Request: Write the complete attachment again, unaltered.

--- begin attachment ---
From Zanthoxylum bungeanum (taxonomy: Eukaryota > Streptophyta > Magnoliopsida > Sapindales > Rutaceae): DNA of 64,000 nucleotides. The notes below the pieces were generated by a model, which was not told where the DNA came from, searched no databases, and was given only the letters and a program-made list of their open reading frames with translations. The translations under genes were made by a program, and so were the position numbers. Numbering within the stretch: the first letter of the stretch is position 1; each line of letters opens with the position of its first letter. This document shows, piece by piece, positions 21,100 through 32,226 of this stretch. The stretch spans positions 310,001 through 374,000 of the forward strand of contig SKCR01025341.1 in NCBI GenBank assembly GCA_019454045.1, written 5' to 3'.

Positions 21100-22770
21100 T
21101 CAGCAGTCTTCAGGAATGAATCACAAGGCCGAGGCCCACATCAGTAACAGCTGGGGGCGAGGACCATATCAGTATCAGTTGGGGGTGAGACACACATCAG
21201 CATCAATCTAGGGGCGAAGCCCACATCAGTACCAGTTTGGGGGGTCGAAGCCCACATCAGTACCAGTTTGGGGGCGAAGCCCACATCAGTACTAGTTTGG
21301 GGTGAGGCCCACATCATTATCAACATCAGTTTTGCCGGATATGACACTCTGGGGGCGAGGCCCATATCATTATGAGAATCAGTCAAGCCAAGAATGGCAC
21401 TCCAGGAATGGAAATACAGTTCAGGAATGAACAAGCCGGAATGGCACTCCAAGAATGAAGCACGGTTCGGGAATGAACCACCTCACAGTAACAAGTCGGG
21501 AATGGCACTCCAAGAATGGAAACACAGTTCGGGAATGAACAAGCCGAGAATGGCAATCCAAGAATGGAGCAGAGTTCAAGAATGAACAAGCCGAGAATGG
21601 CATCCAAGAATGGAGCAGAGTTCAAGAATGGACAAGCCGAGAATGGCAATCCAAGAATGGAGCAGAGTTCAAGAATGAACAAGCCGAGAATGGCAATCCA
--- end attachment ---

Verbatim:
From Zanthoxylum bungeanum (taxonomy: Eukaryota > Streptophyta > Magnoliopsida > Sapindales > Rutaceae): DNA of 64,000 nucleotides. The notes below the pieces were generated by a model, which was not told where the DNA came from, searched no databases, and was given only the letters and a program-made list of their open reading frames with translations. The translations under genes were made by a program, and so were the position numbers. Numbering within the stretch: the first letter of the stretch is position 1; each line of letters opens with the position of its first letter. This document shows, piece by piece, positions 21,100 through 32,226 of this stretch. The stretch spans positions 310,001 through 374,000 of the forward strand of contig SKCR01025341.1 in NCBI GenBank assembly GCA_019454045.1, written 5' to 3'.

Positions 21100-22770
21100 T
21101 CAGCAGTCTTCAGGAATGAATCACAAGGCCGAGGCCCACATCAGTAACAGCTGGGGGCGAGGACCATATCAGTATCAGTTGGGGGTGAGACACACATCAG
21201 CATCAATCTAGGGGCGAAGCCCACATCAGTACCAGTTTGGGGGGTCGAAGCCCACATCAGTACCAGTTTGGGGGCGAAGCCCACATCAGTACTAGTTTGG
21301 GGTGAGGCCCACATCATTATCAACATCAGTTTTGCCGGATATGACACTCTGGGGGCGAGGCCCATATCATTATGAGAATCAGTCAAGCCAAGAATGGCAC
21401 TCCAGGAATGGAAATACAGTTCAGGAATGAACAAGCCGGAATGGCACTCCAAGAATGAAGCACGGTTCGGGAATGAACCACCTCACAGTAACAAGTCGGG
21501 AATGGCACTCCAAGAATGGAAACACAGTTCGGGAATGAACAAGCCGAGAATGGCAATCCAAGAATGGAGCAGAGTTCAAGAATGAACAAGCCGAGAATGG
21601 CATCCAAGAATGGAGCAGAGTTCAAGAATGGACAAGCCGAGAATGGCAATCCAAGAATGGAGCAGAGTTCAAGAATGAACAAGCCGAGAATGGCAATCCA